Five Tips for a F’ing Great Logo

Five Tips for a F’ing Great Logo

by David Hertog & Fangjin Yang · July 23, 2014

Everyone wants a great logo, but it’s notoriously difficult work—prone to miscommunications, heated debates and countless revisions. Still, after three years we couldn’t put it off any longer. Druid needed a visual identity, so we partnered with the talented folks at Focus Lab for help.

Our old logo (left) was...lacking. Much better now, right?

Despite our fears, we cranked this out with Focus in a speedy three week sprint. Not only was the process drama-free, it was actually fun. The goal of this post is to give you some insight into how we did it and to share a few things that helped us support them in doing great work.

1. We started on the same page

Before the kickoff, Focus asked us to fill out this questionnaire about our brand, our mission, and what we’re looking for in a logo. This exercise forced the Druid team into alignment about a variety of things, including our preferred style. We figured this out by asking each team member to pick a few logos they like and talk about why. Though we didn’t agree on everything, we did find common ground: logos that were simple, modern, and polished. Focus Lab took this and created a mood board (below), which served as a directional guide for the project’s aesthetic.

2. We picked a central theme and stuck with it

Logos (like companies) fail when they try to do too many things at once. The best logos succinctly convey one theme. Apple: Knowledge, Google: Playfulness, Ferrari: Power. Druid is fast, scalable, built for analytics, and open source. All of these themes are important, but we agreed that speed was the most important, so we asked Focus to prioritize it in their designs. From there, they got to work brainstorming:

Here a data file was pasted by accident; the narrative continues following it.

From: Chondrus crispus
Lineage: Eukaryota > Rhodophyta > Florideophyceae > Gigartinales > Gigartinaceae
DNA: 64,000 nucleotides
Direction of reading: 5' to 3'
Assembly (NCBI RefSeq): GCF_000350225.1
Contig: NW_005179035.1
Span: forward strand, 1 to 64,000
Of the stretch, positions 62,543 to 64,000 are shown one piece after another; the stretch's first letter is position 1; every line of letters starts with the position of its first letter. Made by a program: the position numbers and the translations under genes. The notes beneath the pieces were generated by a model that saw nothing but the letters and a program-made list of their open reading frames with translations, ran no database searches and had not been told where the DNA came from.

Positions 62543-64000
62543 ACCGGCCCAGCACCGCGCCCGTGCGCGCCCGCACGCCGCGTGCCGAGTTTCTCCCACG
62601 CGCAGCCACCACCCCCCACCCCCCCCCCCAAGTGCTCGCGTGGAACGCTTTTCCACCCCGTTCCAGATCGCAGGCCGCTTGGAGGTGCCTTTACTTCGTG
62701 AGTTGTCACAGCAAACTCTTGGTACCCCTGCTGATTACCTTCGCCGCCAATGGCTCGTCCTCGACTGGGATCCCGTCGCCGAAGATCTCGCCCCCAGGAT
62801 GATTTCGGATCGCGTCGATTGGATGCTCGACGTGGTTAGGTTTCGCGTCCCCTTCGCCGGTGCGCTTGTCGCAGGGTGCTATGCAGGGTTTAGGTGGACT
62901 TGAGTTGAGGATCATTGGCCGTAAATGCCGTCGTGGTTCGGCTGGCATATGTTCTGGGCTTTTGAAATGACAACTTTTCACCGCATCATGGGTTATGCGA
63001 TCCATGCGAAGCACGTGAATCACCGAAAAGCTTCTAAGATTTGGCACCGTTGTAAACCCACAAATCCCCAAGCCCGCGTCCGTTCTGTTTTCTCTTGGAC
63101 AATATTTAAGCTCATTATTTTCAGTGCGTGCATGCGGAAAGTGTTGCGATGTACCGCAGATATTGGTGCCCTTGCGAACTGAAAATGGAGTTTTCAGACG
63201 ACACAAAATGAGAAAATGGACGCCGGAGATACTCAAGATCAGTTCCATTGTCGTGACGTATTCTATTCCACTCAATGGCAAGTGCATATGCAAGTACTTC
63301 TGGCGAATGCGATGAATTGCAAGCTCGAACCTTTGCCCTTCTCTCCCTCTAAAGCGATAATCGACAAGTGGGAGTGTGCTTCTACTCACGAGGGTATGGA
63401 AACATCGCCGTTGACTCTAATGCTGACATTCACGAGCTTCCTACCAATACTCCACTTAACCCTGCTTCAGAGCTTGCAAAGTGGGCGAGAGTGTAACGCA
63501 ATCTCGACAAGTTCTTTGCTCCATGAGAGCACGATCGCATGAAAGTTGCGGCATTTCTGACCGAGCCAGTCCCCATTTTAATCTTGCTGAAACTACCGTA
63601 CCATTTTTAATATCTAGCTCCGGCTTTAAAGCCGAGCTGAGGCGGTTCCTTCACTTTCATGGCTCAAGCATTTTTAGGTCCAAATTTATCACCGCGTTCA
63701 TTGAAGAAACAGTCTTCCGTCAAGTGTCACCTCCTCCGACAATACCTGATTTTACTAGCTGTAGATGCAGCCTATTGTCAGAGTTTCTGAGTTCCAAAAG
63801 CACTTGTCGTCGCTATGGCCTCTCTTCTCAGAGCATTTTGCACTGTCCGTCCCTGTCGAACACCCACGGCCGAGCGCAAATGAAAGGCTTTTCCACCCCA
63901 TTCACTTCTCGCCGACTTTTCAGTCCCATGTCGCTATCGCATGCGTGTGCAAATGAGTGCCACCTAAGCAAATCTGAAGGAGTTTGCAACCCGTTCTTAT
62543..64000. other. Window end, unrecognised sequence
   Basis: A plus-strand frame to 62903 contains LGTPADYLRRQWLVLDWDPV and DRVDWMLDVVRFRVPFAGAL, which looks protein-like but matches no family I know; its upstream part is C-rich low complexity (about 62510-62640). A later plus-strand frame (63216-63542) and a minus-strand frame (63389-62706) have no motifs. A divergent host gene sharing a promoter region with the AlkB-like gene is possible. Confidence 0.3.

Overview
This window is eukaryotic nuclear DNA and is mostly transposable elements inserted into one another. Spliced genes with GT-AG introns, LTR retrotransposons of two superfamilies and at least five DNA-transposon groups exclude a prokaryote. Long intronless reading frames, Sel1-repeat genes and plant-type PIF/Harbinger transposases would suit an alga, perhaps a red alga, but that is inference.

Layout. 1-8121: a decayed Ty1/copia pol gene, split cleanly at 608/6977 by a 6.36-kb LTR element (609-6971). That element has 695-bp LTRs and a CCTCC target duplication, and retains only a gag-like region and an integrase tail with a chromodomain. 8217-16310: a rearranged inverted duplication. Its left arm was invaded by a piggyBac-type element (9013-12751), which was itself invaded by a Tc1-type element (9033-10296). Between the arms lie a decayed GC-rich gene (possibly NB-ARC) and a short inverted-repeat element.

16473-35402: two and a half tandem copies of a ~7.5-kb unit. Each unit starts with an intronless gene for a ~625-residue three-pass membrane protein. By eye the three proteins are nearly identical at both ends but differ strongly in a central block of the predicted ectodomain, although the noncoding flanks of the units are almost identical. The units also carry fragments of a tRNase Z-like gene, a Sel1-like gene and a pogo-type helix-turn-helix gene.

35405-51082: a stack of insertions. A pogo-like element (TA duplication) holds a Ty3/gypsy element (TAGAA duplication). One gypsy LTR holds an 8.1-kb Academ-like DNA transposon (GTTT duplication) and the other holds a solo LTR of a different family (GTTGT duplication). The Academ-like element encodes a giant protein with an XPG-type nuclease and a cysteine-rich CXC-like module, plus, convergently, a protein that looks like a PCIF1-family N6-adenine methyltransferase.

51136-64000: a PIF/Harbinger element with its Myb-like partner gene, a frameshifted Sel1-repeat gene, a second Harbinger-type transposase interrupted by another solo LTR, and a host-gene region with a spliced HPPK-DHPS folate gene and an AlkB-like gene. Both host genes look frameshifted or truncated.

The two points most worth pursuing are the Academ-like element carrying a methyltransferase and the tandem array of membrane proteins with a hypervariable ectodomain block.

3. We sought internal consensus at major milestones

At the end of week one, Focus brought us two very different concepts. We all preferred the one below, but before saying so we polled a few folks internally. Doing this at key milestones was critical because it helped to give everyone a sense of ownership in the project and it ensured we weren’t walking down the wrong road. What could be worse than going through this whole thing only to learn that a major stakeholder hates what you’ve come up with?

4. We structured our feedback around objectives, not solutions

Thankfully, everyone liked the above concept. It evoked a speeding bullet displacing air, and as an added bonus, it resembled a capital “D” for Druid. That said, it didn’t feel fast enough, and we were concerned that the graphic mark was too wide to fit inside a square avatar, such as a Twitter profile photo. Our first instinct was to start suggesting design tweaks: “What if you reduce the thickness of the lines?,” “Would it look better if you removed a line?,” “What about tilting it at an angle?” Giving designers this kind of feedback is tempting but counterproductive, so we focused on articulating the problems, and let them handle the solutions.

Over three weeks of refining these ideas (and experimenting with a few out of the box ones), we arrived at the final, Round 3 version pictured below. There’s no doubt that it’s the fastest, and best-looking of the bunch.

5. We treated our designers as an extension of our team

There are lots of good designers out there, but great ones are rare. The difference between the two isn’t just design talent (though that’s important), it's in knowing how to guide a client through the process. That said, the world’s best guide can’t help you find something if you don’t know what you’re looking for. We learned that coming to the table prepared, and then collaborating with Focus as if they were members of our team made the difference between success and meh.

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